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Accountability Under the CCRA: An Analysis

There is bipartisan agreement that student loan debt is too high, completion rates are too low, and far too many students are left worse off after paying for postsecondary education than if they had never enrolled in the first place. House Republicans have stepped up to fix the underlying problems by introducing H.R. 6951, the College Cost Reduction Act (CCRA), which will lower college costs for students, families, and taxpayers.

Lowering Costs and Increasing Value

The centerpiece of the CCRA is the bipartisan notion that institutions should have a stake in their students’ success. A metric, the Earnings-Price Ratio (EPR), gives a figure that can be used to either financially reward an institution or hold it financially responsible for losses to taxpayers. The more an institution charges current students relative to the earnings increase graduates receive, the greater the portion the institution pays.

For instance, UNC Chapel Hill charges students a total price of $33,400 for their English degree; the value-added earnings of former graduates of such program are approximately $32,000. Dividing the value-added earnings by the total price (and subtracting 1) yields an EPR of -0.04, and thus resulting in UNC covering 4 percent of any taxpayer losses on loans for its English graduates.

To be effective, accountability requires both carrots and sticks and the CCRA uses both to encourage colleges to lower costs and improve student outcomes by pairing risk-sharing with performance-based PROMISE grants, which provide flexible funds to schools who demonstrate progress in to lowering tuition, aligning programs with workforce needs, and enrolling and graduating low-income students in high-value programs.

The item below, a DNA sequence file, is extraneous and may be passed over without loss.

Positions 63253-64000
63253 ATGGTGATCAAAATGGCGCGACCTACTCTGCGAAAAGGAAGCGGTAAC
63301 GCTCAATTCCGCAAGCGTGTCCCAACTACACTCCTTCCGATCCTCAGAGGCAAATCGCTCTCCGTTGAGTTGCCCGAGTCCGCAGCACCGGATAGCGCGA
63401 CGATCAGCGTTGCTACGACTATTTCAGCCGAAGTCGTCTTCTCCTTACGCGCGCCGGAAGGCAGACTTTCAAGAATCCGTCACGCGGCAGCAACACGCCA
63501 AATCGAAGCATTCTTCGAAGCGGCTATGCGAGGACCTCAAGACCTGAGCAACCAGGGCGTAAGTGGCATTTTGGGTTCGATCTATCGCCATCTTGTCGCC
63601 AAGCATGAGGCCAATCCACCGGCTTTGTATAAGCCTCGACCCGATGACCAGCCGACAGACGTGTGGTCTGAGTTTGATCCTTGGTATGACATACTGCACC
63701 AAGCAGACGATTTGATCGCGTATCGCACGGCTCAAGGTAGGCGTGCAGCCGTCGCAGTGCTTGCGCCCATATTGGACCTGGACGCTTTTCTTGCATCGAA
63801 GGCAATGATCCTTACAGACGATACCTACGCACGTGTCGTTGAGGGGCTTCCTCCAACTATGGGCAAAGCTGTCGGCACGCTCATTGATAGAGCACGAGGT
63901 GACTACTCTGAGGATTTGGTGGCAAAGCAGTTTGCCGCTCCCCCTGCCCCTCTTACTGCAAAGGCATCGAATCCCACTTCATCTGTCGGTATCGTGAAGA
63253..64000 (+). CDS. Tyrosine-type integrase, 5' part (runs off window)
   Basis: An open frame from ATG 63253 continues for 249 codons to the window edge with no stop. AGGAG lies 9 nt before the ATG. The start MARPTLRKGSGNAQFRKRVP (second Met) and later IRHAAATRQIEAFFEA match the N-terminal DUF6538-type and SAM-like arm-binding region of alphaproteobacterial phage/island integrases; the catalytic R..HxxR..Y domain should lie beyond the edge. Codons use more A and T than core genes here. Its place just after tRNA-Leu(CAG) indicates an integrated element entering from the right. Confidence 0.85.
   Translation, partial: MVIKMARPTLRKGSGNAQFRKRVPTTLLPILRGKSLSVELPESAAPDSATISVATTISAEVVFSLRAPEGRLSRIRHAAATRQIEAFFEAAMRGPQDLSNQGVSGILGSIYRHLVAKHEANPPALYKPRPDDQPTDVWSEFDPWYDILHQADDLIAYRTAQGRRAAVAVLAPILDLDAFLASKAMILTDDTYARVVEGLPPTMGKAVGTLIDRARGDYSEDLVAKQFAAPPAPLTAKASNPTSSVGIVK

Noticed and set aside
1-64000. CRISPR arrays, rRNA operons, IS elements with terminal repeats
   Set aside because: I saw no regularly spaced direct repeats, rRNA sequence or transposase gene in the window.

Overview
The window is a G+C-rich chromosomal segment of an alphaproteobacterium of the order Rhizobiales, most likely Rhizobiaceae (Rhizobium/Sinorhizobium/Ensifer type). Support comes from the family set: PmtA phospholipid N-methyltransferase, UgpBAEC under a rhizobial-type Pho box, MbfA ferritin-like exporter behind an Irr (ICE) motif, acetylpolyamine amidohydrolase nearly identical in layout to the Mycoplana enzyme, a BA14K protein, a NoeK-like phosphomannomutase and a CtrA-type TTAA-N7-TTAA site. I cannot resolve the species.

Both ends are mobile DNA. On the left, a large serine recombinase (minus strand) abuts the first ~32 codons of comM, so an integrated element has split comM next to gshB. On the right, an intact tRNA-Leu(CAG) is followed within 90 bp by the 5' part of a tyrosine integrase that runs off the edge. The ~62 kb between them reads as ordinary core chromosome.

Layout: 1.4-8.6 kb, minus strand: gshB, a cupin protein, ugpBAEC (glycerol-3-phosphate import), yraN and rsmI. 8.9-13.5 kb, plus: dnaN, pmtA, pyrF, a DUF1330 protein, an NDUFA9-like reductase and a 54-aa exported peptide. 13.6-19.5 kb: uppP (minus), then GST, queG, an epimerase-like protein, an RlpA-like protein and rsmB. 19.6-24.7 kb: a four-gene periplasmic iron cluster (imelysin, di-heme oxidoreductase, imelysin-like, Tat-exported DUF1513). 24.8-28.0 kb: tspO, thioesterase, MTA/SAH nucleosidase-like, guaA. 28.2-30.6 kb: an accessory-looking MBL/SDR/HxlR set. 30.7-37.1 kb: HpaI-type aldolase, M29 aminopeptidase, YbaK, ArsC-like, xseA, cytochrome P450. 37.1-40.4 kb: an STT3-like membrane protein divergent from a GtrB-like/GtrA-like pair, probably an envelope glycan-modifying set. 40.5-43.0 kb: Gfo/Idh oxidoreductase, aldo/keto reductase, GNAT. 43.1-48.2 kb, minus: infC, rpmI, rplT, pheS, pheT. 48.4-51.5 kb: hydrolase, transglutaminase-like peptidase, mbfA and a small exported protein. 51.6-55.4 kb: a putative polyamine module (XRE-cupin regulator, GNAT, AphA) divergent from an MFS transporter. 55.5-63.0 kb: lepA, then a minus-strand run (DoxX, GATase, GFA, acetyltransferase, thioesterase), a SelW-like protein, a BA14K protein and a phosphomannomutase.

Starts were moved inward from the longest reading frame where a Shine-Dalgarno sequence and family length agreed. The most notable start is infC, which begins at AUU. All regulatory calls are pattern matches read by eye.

PROMISE Grant = Avg. EPR x Total Pell x Completion Rate

The tables above show how decreasing tuition not only makes it easier to avoid responsibility for loan losses, but also increases the likelihood that schools will receive funding under the performance-based PROMISE program.

How will the CCRA Impact Students and Institutions?

Importantly, the CCRA’s accountability system provides a strong incentive for schools to do right by their students without breaking the bank for colleges. Most students are enrolled in colleges and universities that will benefit under this bill, including over two-thirds of students enrolled in community colleges. For institutions facing net penalties, the financial impact is less than 1 percent of their total revenues.
In line with Republicans’ commitment to increasing transparency in postsecondary education, the Committee on Education and the Workforce is making available comprehensive estimates of how CCRA’s accountability system impacts institutions in each congressional district across the country.

Note: Estimates have been produced by Committee staff using data from the Department of Education and supplemental information from the Congressional Budget Office, the Foundation for Research on Equal Opportunity, and other sources. All data is reported in 2022 dollars.

Using the searchable table above, policymakers and the public can analyze which institutions and their programs are held financially responsible or are financially rewarded for the successful outcomes of their graduates. For the full data set, including program-specific information, click here to download.

Key terms 
  • Risk Sharing Payment – This is the estimated (average) annual risk sharing payment made by schools during the 10-year budget window.
  • PROMISE Grant – This is the estimated (average) annual PROMISE grant received by schools during the 10-year budget window.
  • Net Impact – This is the estimated (average) annual change in funding relative to current policy during the 10-year budget window, calculated as the difference between a school’s risk sharing payment and its PROMISE Grant.
  • Net Impact (Per Student) – This is the net financial impact per full-time equivalent student enrolled at the institution.
  • Net Impact (Percent of Federal Student Aid Volume) – This is the net financial impact as a percentage of institutions’ federal student aid volume (e.g., federal student loans, Pell Grants, campus-based aid, etc.).
  • Net Impact (Percent of Total Revenues) – This is the net financial impact as a percentage of institutions’ total revenue sources.
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